A pro-family group is launching a nationwide “porn-free WiFi” campaign targeting Starbucks and McDonald’s.
The group, Enough is Enough, is asking the two corporate giants to provide the same Internet filtering at their U.S. stores that they offer in the United Kingdom, protecting customers and especially children from online pornography.
“It’s voluntary. This is not a mandate. But they already, both these companies, are doing it in the UK,” Donna Rice Hughes, EIE president, told WND. “I actually pulled quotes from their websites in the UK basically promoting the fact that they’re giving parents peace of mind, and so the parents here deserve the same level of protection, not only in the UK but in the U.S, since these are both American-based companies.”
McDonald’s is also using family friendly Internet filters for its restaurants in Australia, Hughes said.
Hughes said her organization has assembled a coalition of 75 organizations and more than 46,500 petitions in support of the request. Among the organizations supporting the campaign are the American Family Association, the Salvation Army, the Homeschool Legal Defense Association, the Family Research Council, Focus on the Family’s Citizens Link, Concerned Women for America and the National Coalition on Sexual Exploitation and the National Children’s Advocacy Center.
National chains such as Starbucks and McDonald’s provide open, public WiFi networks free to their customers as a value-added service.
Some companies, such as Chick-Fil-A and Panera Bread, already use filters on their public WiFi to prevent customers from viewing porn while in their stores.
“We can partner with these companies that are essentially in the Internet business but they’re not making money off porn. They’re simply offering WiFi as a value-added service to their customers,” Hughes said. “It certainly does not help their business to have a sex offender or predator or just an adult looking at material on their premises that could potentially harm children or make other patrons uncomfortable. So it’s a win-win.”
The move toward porn-free public WiFi in the United Kingdom was backed by Prime Minister David Cameron, who urged businesses to add family friendly filters to public WiFi networks on a voluntary basis.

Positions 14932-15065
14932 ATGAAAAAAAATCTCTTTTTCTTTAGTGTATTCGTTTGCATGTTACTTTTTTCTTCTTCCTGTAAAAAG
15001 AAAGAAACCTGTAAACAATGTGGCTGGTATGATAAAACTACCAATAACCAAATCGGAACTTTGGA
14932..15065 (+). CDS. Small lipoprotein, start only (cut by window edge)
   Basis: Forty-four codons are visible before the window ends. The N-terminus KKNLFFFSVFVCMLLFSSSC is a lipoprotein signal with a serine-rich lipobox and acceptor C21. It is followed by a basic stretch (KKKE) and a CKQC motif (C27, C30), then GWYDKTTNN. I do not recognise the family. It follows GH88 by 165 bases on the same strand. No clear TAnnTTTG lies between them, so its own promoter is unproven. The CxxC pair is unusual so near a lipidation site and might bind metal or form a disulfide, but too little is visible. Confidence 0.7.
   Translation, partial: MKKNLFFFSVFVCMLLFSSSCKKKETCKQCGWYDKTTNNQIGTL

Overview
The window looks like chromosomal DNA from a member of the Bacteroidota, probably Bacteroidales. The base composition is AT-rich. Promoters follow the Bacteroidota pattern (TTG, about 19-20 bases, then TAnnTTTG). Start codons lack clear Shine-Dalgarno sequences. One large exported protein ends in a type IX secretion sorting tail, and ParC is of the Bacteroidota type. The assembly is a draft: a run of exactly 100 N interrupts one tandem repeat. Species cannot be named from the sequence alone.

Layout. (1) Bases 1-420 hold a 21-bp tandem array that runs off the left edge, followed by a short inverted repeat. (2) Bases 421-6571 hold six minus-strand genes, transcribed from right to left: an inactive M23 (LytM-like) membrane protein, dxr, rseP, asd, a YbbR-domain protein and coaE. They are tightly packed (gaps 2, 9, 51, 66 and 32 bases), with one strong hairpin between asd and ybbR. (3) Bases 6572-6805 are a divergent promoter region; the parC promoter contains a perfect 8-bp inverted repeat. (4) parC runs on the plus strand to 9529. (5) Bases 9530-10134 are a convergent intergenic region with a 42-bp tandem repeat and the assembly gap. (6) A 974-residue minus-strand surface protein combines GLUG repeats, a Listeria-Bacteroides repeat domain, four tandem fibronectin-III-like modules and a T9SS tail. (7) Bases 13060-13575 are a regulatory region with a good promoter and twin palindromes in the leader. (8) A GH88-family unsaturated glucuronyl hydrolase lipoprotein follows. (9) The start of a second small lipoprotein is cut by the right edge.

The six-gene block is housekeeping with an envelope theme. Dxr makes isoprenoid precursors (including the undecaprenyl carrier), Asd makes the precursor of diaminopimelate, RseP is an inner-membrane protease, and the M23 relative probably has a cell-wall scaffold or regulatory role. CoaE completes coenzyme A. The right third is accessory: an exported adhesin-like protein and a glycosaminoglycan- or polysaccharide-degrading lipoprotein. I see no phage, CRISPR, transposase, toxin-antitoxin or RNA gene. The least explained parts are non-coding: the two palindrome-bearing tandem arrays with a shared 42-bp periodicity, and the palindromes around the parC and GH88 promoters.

Hughes said Enough is Enough decided to target McDonald’s and Starbucks in the U.S. because they are widely recognizable brands known for a high level of corporate responsibility.
WND reached out to McDonald’s and Starbucks via phone and email Tuesday but did not immediately hear back.
Hughes said her organization initially contacted the two corporate giants nearly a year ago.
“So what we decided to do is contact them, privately, and we have worked with businesses for 20 years behind the scenes, and we applauded them for doing their WiFi filtering policies overseas, and Starbucks didn’t get back with me, so far no contact, so we decided to take this to the public to let them know, because for some things they need a little encouragement,” Hughes told WND.
EIE sent certified letters to the two companies in April 2014.
“I never heard from Starbucks. McDonalds we sent a letter on April 16 and I heard from them in the summer and I offered to help them, support them, because EIE is partnered with their back-end providers AT&T and Google,” Hughes said. “McDonald’s said they were looking into effective filtering measures but did not take us up on our supportive efforts.”
Hughes said there have already been many cases in which adults have been apprehended for viewing child pornography in violation of state laws while hooked to unfiltered, public WiFi networks at various businesses.
Hughes said child predators increasingly use public WiFi services to traffic child pornography and to solicit their young victims.
“It has happened plenty of times where a child predator was caught using the free WiFi at a restaurant or coffee shop to view child porn,” Hughes said. “They could also be soliciting children over the Internet. All of these things are felonies. So if they are on a public WiFi network they are literally flying under the radar of law enforcement, so this is a way for them to avoid detection.”
On Dec. 29, 2014, USA Today reported the arrest of a 59-year-old man, who is a registered sex offender, while he was trying to download child pornography using free WiFi at a Hillsboro, Oregon, Starbucks. The same man had been arrested in 2009 “for similar crimes,” the newspaper reported.